EXPERIENCING ROMED – A legacy for improved participation of Roma communities

The implementation of the ROMED1 programme led to discussions at national level concerning the promotion of Roma mediation as a necessary process in programmes related to Roma inclusion, and also regarding the official recognition of the profession. This set in place an informal (at the time) rule, which has since been formally accepted, namely that any programme in favour of Roma shall include the Roma community with regard to consultation and implementation, as the community itself is more aware of its needs and how these could be met.

According to the National Support Team and a focus group of mediators, the negative context of the country due to the economic crisis affected on a large scale the situation of mediation in Greece and the Roma community. In certain cases, this general context led to phenomena of xenophobia and racism towards vulnerable social groups, and even violent acts against Roma mediators and Roma communities during the implementation of the programme. Indicative of the situation were the attitudes of rejection from non-Roma parents in areas of Anthili in Lamia and Sofades in Karditsa, when a decision was made by the local authorities to close down ghetto schools in marginalised areas and Roma children were transferred to other mixed schools in various districts. The role of mediation in this case was rendered very difficult by the overall economic and societal context.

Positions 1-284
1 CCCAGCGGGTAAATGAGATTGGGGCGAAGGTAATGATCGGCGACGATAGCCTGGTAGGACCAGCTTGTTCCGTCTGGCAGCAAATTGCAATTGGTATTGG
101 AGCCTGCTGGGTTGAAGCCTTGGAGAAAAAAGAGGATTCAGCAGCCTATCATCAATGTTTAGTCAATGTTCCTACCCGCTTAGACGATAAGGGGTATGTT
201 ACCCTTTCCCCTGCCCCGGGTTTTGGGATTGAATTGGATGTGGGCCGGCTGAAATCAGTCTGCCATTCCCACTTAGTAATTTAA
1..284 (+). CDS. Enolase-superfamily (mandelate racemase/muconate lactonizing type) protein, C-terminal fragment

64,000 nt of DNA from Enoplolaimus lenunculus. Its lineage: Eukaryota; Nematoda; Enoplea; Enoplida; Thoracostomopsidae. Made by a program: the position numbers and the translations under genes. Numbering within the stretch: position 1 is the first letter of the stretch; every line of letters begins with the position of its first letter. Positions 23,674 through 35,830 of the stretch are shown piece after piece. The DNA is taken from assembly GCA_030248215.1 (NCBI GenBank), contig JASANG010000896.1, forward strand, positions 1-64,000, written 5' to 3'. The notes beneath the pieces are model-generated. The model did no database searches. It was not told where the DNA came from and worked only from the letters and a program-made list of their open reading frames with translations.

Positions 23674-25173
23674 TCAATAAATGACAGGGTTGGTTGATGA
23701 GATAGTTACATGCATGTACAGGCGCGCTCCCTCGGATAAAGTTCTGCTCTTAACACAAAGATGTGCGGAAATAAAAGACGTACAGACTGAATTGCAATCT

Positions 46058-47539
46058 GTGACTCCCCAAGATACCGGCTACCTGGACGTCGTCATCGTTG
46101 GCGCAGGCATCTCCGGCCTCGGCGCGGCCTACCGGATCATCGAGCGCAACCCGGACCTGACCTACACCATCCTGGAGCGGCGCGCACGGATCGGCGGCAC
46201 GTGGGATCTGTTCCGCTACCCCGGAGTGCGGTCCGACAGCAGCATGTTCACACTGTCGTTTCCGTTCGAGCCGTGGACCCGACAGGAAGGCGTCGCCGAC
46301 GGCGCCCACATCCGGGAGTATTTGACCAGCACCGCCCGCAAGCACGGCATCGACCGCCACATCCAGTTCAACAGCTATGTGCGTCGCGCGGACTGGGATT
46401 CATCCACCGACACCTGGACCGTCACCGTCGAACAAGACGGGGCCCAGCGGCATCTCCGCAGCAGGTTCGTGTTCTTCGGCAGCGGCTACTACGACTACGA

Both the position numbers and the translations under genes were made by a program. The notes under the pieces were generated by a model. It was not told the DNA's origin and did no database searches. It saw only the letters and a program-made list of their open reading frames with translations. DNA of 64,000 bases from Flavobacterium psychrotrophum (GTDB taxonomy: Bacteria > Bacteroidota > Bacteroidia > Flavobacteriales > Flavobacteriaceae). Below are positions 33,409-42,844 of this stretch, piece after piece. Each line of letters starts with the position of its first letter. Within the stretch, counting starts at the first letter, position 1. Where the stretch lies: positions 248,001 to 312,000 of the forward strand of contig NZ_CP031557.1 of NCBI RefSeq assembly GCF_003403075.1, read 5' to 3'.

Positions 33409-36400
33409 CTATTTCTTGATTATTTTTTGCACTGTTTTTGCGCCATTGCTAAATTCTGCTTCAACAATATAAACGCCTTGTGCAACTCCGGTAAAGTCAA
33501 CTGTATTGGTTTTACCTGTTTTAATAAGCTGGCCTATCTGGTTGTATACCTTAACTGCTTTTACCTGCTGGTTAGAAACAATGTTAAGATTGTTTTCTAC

Besides the deterioration of their living conditions, like in other ROMED countries, despite the important role they play at local level, mediators’ wages remain very low. Their positions are mostly temporary and consequently the mediators are not covered by health insurance. As such, they are obliged to take additional jobs that prevent them from fully dedicating themselves to mediation. Often, they fulfil the role of mediator on a voluntary basis.

According to the mediators’ evaluations after the ROMED1 trainings, many felt that their work status and conditions were not impacted by the training. The certificates issued by the Council of Europe were neither recognised by any stakeholder in Greece as a formal educational certification, nor was the profession of mediator, but they declared themselves more empowered by the process and recognise that the training on intercultural mediation was necessary for them.